What Resolution is your iMac 5k set on?

Discussion in 'iMac' started by N2bnfunn, Mar 1, 2015.

  1. N2bnfunn macrumors member

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    #1
    Hello am I the only one with a iMac Retina that's sick of changing the resolution basic on the applications?

    I have windows 8.1 using Parallels and I am able to set the resolution to 4k and run all my programs with not have to use a magnify glass to see the fonts, by just changing the system fonts to 250% and it works great.

    Come on Apple please update the system fonts size ability.
     
  2. dyt1983, Mar 1, 2015
    Last edited: Jun 2, 2015

    dyt1983 macrumors 65816

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    #2
    edit: To remove personally identifying information not relevant to the thread.
     
  3. touchUpInside macrumors member

    touchUpInside

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    #3
    default for display (2560x1440)

    I believe retina content (images and videos) are presented at retina resolution.


    .
     
  4. theSeb macrumors 604

    theSeb

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    #4
    High resolution content is presented at native resolution in "retina resolution" aware apps. There is no such thing as "retina content".
     
  5. touchUpInside macrumors member

    touchUpInside

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    #5
    Thanks. Guess, that's the correct way to put what I attempted to say.

    Cheers !
     
  6. robgendreau macrumors 68030

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    #6
    Well, sorta there is. You'll see icons and whatnot that are the same size as icons used on non retina machines, but they contain 4x as many pixels. Ditto with some web content; some sites will use the lower rez (and lower bandwidth) images if they know you're not using retina, and vice versa.

    And I think we need to get away from "native" resolution; that seems to be confusing some people. The display always has the same number of PPI; the image shown on it, however, may vary. The beauty of the independence is that my UI shows icons and such with a higher pixel density, but same size as 2560x1440 use to display them; IOW, twice as big dimensionally. But images that I'm editing and stuff are shown 1:1. No need to change resolution in Displays.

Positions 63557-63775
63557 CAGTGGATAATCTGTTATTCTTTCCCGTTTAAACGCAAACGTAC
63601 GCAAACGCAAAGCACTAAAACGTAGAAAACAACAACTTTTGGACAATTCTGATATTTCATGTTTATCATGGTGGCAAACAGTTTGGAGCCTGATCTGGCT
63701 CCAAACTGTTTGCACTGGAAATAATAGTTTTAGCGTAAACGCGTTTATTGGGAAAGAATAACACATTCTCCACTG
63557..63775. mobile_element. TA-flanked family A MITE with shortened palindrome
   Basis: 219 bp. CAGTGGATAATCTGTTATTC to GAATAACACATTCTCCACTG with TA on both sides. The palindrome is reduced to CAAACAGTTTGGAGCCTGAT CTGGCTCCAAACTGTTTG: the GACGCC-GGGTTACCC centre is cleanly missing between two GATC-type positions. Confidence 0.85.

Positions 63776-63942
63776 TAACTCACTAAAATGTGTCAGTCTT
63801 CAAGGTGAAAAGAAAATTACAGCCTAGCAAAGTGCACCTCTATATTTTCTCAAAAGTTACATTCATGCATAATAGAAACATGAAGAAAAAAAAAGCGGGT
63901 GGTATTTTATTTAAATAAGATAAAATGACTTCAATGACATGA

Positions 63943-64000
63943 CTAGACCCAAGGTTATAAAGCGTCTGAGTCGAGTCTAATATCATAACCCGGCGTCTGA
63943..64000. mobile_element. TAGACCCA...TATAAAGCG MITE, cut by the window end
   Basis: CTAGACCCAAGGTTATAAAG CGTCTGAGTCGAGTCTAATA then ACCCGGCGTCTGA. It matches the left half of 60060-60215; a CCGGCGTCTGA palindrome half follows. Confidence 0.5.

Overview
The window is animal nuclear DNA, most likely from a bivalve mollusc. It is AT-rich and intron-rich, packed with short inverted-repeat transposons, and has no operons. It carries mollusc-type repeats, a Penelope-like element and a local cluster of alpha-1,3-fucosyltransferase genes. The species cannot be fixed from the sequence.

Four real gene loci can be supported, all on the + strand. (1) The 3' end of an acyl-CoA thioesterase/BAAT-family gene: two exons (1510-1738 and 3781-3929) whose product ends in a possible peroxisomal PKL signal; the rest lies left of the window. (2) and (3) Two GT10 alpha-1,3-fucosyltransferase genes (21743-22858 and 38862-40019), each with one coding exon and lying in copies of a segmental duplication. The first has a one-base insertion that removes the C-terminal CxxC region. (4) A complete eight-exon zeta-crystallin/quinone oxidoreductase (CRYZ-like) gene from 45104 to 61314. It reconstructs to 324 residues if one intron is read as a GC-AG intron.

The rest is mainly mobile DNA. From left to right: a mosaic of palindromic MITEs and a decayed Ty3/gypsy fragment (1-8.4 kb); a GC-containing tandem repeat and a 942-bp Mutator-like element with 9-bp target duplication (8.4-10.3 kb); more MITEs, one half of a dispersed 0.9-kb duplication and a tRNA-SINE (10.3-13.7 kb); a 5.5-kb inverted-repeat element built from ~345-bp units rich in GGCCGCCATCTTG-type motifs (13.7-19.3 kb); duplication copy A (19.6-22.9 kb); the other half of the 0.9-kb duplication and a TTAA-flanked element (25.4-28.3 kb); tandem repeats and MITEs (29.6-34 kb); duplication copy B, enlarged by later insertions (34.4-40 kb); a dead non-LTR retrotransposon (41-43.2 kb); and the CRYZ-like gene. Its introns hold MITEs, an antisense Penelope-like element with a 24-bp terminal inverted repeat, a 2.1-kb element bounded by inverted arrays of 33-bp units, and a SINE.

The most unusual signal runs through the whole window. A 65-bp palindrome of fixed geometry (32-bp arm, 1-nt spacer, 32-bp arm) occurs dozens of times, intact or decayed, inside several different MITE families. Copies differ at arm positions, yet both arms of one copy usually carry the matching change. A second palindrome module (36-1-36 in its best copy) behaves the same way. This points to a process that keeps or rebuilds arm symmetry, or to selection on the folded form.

I guess for the OP that's the problem with running Windows on a retina Mac. Dunno that this is something Apple needs to fix....
     
  7. redheeler macrumors 603

    redheeler

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    #7
    Duplicate thread. http://forums.macrumors.com/showthread.php?t=1829424

    I, like those who posted in that thread, prefer to run it at the default 2560x1440 HiDPI. It provides plenty of screen room for me without the quality loss associated with scaled resolutions.

    I despise how Windows does HiDPI.
     
  8. theSeb macrumors 604

    theSeb

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    #8
    Icons and "whatnot" are not content. ;)

    Maybe I should have said "real" resolution, instead of native resolution. I am not even sure what the correct term for that would be. Anandtech has a great explanation of "retina" resolution in the review of the 2012 rMBP, so there is little point in repeating it. :)
     
  9. redheeler, Mar 1, 2015
    Last edited: Mar 1, 2015

    redheeler macrumors 603

    redheeler

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    #9
    So images on a website or in an app are not content? I would imagine some websites even serve videos based on the pixel density of your display.

    "Retina content" is simply content intended for high pixel densities. It could be anything as long as it's served when a high pixel density is detected.
     
  10. theSeb macrumors 604

    theSeb

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    #10
    We are going off topic here, but not even Apple calls that "retina content". It is referred to as "high-resolution content". There are "retina" displays. There is no "retina" content. It makes no sense.
     
  11. redheeler, Mar 1, 2015
    Last edited: Mar 1, 2015

    redheeler macrumors 603

    redheeler

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    #11
    There are retina displays, there is content intended for retina displays. If you choose not to call it "retina content" that's entirely up to you. I don't like the term "high-resolution content" as it is very vague and could mean anything of a high resolution.
     
  12. theSeb macrumors 604

    theSeb

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    #12
    That makes no sense at all.
     
  13. redheeler macrumors 603

    redheeler

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    #13
    How so? Please explain.
     
  14. theSeb macrumors 604

    theSeb

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    #14